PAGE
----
Been waiting for a successor to the popular Canon EOS M50 from early 2018? Well, we have some good news – growing speculation suggests a Canon EOS M50 Mark II could be here soon. And its rumored specs sound very impressive.
Before we delve into what we’re expecting to see, let’s do a short rewind on the M50. A fun little camera for smartphone upgrades and travel shooters, the original camera arrived around two-and-a-half years ago as an entry-level model for Canon’s EF-M range.
With an electronic viewfinder (EVF), small form factor and Canon’s impressive Dual Pixel autofocus system, it became a popular camera thanks to its affordable price tag and ease-of-use.
But with the Canon EOS M50 now starting to show its age – particularly in the video department – it’s certainly a good time for a successor to pick up its baton. So what are the Canon EOS M50 Mark II’s rumored features and when is its expected launch date?
If the rumors turn out to be true, it sounds like we won’t have to wait long for the latter to fill us in on the former…
Canon EOS M50 Mark II release date and price
The Canon EOS M50 Mark II rumors haven’t yet pointed to a precise release date for the camera, but a recent Tweet from the very reliable Nokishita revealed that the “EOS M50 II” has been added to the latest product lists for Canon dealers, along with a new Speedlite and a few flash accessories.
This usually happens shortly before a product announcement, so we’re expecting to see the EOS M50 Mark II arrive by mid-November at the latest. That would be certainly be a sensible time for a strong contender for our best beginner cameras guide to arrive, just in time for the holiday season. But we’ll update this page as soon as we hear anything more concrete or official.
This launch timing is all a little bit later than earlier rumors predicted, with the EOS M50 Mark II originally slated to arrive in September. The global pandemic has hit a number of camera launches, though, so that’s possibly been a factor here too. We’ll just be glad to see the M50 Mark II arrive by the end of this year.
Likewise, there are no rumors about pricing for the M50 Mark II yet. It will likely sit below the flagship Canon EOS M6 Mark II, which costs $850 / £870 / AU$850. The original EOS M50 cost $680 / £540 / AU$780 when it launched, so a price around that ballpark seems likely (or perhaps slightly more, given its improved specs).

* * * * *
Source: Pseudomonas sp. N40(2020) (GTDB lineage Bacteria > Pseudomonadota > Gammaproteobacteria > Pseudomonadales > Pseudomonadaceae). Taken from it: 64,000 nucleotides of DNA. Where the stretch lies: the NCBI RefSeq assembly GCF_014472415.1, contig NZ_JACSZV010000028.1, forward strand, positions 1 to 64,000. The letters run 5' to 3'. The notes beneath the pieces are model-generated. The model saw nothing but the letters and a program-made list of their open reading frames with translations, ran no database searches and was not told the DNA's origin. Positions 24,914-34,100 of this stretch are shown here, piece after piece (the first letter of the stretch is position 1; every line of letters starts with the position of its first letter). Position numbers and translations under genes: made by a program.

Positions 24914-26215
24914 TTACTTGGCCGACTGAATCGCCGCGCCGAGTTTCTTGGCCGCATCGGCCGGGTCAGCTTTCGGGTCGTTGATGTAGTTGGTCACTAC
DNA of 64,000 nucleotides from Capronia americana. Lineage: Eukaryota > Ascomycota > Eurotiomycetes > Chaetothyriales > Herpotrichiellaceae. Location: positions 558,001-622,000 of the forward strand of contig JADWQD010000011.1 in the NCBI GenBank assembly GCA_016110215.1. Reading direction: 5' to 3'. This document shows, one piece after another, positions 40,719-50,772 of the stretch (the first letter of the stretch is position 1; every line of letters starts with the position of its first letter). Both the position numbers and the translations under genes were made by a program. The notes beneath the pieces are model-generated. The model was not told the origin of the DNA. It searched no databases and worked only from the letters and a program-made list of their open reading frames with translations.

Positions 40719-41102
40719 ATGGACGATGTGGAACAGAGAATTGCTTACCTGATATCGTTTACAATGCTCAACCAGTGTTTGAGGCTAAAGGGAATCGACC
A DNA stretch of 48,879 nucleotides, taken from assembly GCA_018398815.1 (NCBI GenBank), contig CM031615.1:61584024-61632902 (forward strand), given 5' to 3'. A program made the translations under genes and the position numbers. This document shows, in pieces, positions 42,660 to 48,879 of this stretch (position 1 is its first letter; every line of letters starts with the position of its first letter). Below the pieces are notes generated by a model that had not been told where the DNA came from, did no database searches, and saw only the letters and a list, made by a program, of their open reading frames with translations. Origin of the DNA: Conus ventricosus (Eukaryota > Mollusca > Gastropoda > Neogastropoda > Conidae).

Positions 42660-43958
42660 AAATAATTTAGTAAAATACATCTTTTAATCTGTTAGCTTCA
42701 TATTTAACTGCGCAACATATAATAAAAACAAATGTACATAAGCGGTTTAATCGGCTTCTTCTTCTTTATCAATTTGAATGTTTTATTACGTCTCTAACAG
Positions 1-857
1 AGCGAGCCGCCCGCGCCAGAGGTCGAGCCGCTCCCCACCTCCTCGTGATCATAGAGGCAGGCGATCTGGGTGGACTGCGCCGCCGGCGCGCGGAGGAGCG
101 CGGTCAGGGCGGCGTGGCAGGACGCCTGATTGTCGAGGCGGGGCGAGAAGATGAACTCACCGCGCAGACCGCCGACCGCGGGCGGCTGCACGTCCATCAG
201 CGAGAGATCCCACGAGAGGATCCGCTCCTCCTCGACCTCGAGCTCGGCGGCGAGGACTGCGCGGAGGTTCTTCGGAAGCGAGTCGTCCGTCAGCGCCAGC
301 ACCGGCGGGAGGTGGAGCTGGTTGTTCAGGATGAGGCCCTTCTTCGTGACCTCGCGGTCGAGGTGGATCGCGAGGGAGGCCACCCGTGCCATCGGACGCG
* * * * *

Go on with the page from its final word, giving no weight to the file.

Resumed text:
Given that the Mark II isn’t likely to be available until late 2020, the original Canon EOS M50 remains a good buy at its current price, as long as you’re prepared to accept its 4K video limitations. So it could well be worth keeping an eye out for discounts during Amazon Prime Day 2020.
Specs and features
Some recent rumors have backed up earlier whispers about the Canon EOS M50 Mark II’s possible specs – if true, these would make it a fine little hybrid camera for shooting a mixed diet of video and stills.
According to Canon Rumors, the EOS M50 Mark II will have a 32.5MP APS-C CMOS sensor – if so, that would likely be the same as the one in the Canon EOS M6 Mark II. It’s also expected to have Canon’s latest Digic X processor, which is a change from earlier rumors that it would only have the older Digic 8 chip.
This isn’t surprising – Canon announced the Digic X processor for the Canon EOS 1D X Mark III after those M50 Mark II original rumors, and Digic X is designed to be a family of processors that are tailored to different cameras. While this means the processor won’t necessarily be the same as the one in the Canon EOS R5, it will be powerful enough to support advanced features like Dual Pixel Autofocus II.
The latter would be a particularly exciting addition to the rumored M50 Mark II. It’s one of the best autofocus systems we’ve seen, right up there with Sony’s Real-time tracking AF, and also supports features like Animal Eye AF for wildlife (and pet) snapping.